Odes , by Sharon Olds (Knopf), demonstrates the candor and clarity that have defined her work over the past four decades and allowed her to help other poets find their voices, as the Academy of American Poets noted last week when she received the $100,000 Wallace Stevens Award. In these pages, her 13th collection, readers find the hallmarks of her distinctive and sometimes controversial work: sensual, explicit descriptions that convey the pleasures of the body, harrowing memories of a childhood marked by violence, a willingness to probe emotions that many others would avoid, and the ability to both shock and charm in a matter of lines. Fans and close readers will appreciate the depth and sensitivity in many of these poems, as when the speaker describes her own aging body or the decline and death of her mother. Other pieces display tenderness toward poet friends or the earth. Perhaps most surprising — or illuminating — are the moments when the speaker reveals what sex or freedom means to her. At the end of “Ode to Whiskers,” she says, “my heart/ is my body, the price of a kiss is your life.” In “Ode of Broken Loyalty,” she recalls how freeing herself from her family and becoming “shunned and shunning” allowed her to write about anything.

(Copper Canyon)

The quietly powerful poems in Garden Time (Copper Canyon), by W.S. Merwin, were written as this two-time Pulitzer Prize winner and former U.S. poet laureate was losing his eyesight. That alone makes the book noteworthy. What makes it memorable is that Merwin — one of our best poets for decades — addresses the loss with honesty, humanity and a singular poetic vision that allows him — and us — to find beauty even as his sight dims. The meditative collection opens with several poems that consider light and dark, shadows and distance, both literal and metaphorical, prompting the speaker to ask, “Is it I who have come to this age/ or is it the age that has come to me/ which one has brought along all these/ silent images on their shadowy river.” Merwin raises some of life’s deepest questions and uses sound, as well as his other senses, to create a new landscape that is vibrant and engrossing. Remember how things looked and that joy can still find you, the speaker urges himself. He also recalls childhood memories and savors time with his wife, Paula, to whom he clings so that neither is swept away “in the rushing current.” Despite fears and losses, the writing never becomes maudlin, but highlights the necessity of savoring each moment — which, the poems suggest, is all we really have.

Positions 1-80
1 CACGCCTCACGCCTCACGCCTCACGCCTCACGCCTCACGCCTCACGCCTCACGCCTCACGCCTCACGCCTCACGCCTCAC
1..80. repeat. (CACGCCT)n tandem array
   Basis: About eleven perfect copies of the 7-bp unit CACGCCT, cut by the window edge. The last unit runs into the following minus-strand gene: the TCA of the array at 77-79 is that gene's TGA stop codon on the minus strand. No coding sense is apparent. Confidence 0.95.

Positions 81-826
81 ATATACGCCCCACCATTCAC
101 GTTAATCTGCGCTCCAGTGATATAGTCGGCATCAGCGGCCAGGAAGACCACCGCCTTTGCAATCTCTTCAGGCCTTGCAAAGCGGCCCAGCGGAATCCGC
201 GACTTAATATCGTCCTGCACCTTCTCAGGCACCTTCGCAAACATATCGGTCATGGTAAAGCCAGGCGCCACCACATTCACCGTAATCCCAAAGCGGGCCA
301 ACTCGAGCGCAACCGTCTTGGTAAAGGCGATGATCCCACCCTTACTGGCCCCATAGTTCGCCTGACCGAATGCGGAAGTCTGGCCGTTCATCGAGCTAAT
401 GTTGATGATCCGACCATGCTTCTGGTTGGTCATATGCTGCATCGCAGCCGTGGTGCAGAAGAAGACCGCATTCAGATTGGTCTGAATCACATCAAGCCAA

Blackacre (Graywolf), by Monica Youn, was longlisted this week for a National Book Award. In this collection, titled after the legal term for a hypothetical piece of land, Youn, a former lawyer, uses language in a variety of ways to construct subtle arguments about desire and loss, including her own inability to have a child. What readers notice first is the sparseness of her opening section, in which every word is essential and resonant, as several speakers address the limits and architecture of the body, positing in one poem that “Just as a bowl/ must be waterproof,/ a body must be/ lifeproof, we assume,/ as if a life were bound/ by laws of gravity,/ always seeking/ a downward escape.” Later sections include a variety of styles and other kinds of acres — greenacre, brownacre — as the work builds to two poems titled “Blackacre.” In the first, a brief boxy poem, the speaker suffers another loss; in the second, a long rumination on Milton’s Sonnet 19, she deals with her grief in an indirect, intellectual way. Youn reminds readers that poetry is essential because of how it says what can’t be expressed through prose.

Elizabeth Lund writes about poetry every month for The Washington Post.